The invention is directed to a storage device having a body, drive software, and an interface. The body includes at least two interior drive slots with an internal support member. Multiple laptop storage drives having a girth of less than 2.5 includes fit within each slot. The drives include an external drive fit member adapted to form a contact fit relationship with the internal support member. The body includes a drive door for each drive adapted to fit within the body. The software provides an electronic interface that permits operations of RAID 0, RAID 1, non-RAID, and combinations thereof. The body includes a physical interface that includes, and preferably consists of, a power indicator.
Another embodiment of the storage device includes a body with a single interior slot with at least four of the laptop storage drives of girth less than 2.5 inches in a storage drive array The drives include an external drive fit member adapted to form a contact fit relationship with the internal support member. The body includes a drive door for each drive adapted to fit within the body. The software provides an electronic interface that permits operations of RAID 0, RAID 1, RAID 5, and combinations thereof. The body includes a physical interface that includes, and preferably consists of, a power indicator.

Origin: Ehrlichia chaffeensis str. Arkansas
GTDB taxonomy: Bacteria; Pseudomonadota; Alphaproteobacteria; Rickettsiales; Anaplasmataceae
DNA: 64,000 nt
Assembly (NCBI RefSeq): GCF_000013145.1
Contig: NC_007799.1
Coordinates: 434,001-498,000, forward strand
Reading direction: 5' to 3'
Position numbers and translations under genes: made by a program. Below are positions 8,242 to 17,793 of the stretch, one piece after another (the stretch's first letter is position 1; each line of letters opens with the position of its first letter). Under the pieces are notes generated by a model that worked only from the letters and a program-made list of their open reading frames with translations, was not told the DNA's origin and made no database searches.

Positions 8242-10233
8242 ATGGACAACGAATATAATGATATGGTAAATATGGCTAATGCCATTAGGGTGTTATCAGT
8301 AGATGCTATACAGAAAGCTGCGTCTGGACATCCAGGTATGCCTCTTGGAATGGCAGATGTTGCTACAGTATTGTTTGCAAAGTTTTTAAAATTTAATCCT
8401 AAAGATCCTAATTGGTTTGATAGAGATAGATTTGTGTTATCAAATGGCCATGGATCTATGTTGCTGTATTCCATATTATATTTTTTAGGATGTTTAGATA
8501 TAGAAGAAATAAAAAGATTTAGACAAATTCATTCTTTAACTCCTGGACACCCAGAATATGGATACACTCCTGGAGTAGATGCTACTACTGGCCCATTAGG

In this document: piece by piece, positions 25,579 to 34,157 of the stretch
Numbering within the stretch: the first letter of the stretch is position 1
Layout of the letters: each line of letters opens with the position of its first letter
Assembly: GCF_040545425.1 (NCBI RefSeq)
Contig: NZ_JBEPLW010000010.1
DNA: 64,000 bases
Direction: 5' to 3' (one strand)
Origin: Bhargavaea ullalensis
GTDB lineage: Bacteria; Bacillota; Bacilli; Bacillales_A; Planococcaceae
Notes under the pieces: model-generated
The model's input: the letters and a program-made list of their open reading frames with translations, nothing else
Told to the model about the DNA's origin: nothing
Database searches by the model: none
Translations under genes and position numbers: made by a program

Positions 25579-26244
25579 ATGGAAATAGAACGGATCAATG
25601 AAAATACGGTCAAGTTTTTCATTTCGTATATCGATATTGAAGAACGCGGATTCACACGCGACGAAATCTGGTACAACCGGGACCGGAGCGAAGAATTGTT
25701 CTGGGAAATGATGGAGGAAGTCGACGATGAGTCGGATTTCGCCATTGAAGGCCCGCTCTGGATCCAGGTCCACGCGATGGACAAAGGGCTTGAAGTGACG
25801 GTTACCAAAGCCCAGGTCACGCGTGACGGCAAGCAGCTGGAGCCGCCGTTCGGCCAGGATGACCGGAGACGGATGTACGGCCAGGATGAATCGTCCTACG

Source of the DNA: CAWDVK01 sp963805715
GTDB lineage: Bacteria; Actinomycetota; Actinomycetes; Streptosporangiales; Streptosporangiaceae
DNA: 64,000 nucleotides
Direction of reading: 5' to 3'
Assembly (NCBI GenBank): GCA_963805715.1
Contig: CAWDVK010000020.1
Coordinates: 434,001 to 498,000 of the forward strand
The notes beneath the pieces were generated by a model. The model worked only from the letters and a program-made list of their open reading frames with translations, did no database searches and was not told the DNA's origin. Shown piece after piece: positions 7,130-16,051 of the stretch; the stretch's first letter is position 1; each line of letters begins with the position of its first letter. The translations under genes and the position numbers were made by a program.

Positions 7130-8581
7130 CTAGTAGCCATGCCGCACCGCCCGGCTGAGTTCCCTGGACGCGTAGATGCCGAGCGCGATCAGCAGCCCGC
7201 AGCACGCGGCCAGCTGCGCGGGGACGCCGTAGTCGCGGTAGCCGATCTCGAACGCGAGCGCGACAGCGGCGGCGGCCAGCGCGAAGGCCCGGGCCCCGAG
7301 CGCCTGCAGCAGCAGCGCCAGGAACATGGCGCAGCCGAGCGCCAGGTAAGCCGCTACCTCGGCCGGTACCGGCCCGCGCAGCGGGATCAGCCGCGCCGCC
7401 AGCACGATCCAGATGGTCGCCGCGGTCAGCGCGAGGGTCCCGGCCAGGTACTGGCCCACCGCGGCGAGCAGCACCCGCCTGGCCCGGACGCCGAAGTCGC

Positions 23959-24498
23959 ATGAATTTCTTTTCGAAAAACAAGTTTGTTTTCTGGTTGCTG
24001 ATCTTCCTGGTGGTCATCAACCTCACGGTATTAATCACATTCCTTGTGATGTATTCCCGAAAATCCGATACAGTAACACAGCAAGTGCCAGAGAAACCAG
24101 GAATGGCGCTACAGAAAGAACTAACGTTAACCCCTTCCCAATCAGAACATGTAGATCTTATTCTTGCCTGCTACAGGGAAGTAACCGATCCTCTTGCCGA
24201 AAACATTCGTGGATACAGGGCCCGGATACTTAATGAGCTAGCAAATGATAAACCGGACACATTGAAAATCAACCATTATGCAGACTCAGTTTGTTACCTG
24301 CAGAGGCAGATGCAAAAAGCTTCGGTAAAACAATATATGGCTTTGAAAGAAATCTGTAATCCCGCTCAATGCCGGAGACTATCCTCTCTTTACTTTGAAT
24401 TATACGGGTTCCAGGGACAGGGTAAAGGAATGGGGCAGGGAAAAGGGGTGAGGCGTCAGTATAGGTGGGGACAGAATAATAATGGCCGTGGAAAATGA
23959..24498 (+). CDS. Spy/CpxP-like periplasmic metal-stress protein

The present invention further includes rackmount servers adapted to accept the storage devices, and a system that includes a computer in electronics communication with the storage devices directly or via a rackmount server.
These aspects of the invention are not meant to be exclusive. Furthermore, some features may apply to certain versions of the invention, but not others. Other features, aspects, and advantages of the present invention will be readily apparent to those of ordinary skill in the art when read in conjunction with the following description, and accompanying drawings.
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Although the present invention has been described in considerable detail with reference to certain preferred versions thereof, other versions would be readily apparent to those of ordinary skill in the art. Therefore, the spirit and scope of the appended claims should not be limited to the description of the preferred versions contained herein.
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|International Classification||G06F1/16, G06F1/18|
|Cooperative Classification||G06F3/0619, G06F3/0659, G06F3/0604, G11B33/022, G06F3/0665, G06F1/187, G06F3/0689|
|10 Aug 2015||AS||Assignment|
Owner name: DHK STORAGE, LLC, VIRGINIA
Free format text: ASSIGNMENT OF ASSIGNORS INTEREST;ASSIGNOR:KLEIN, DAVID;REEL/FRAME:036289/0009
Effective date: 20150806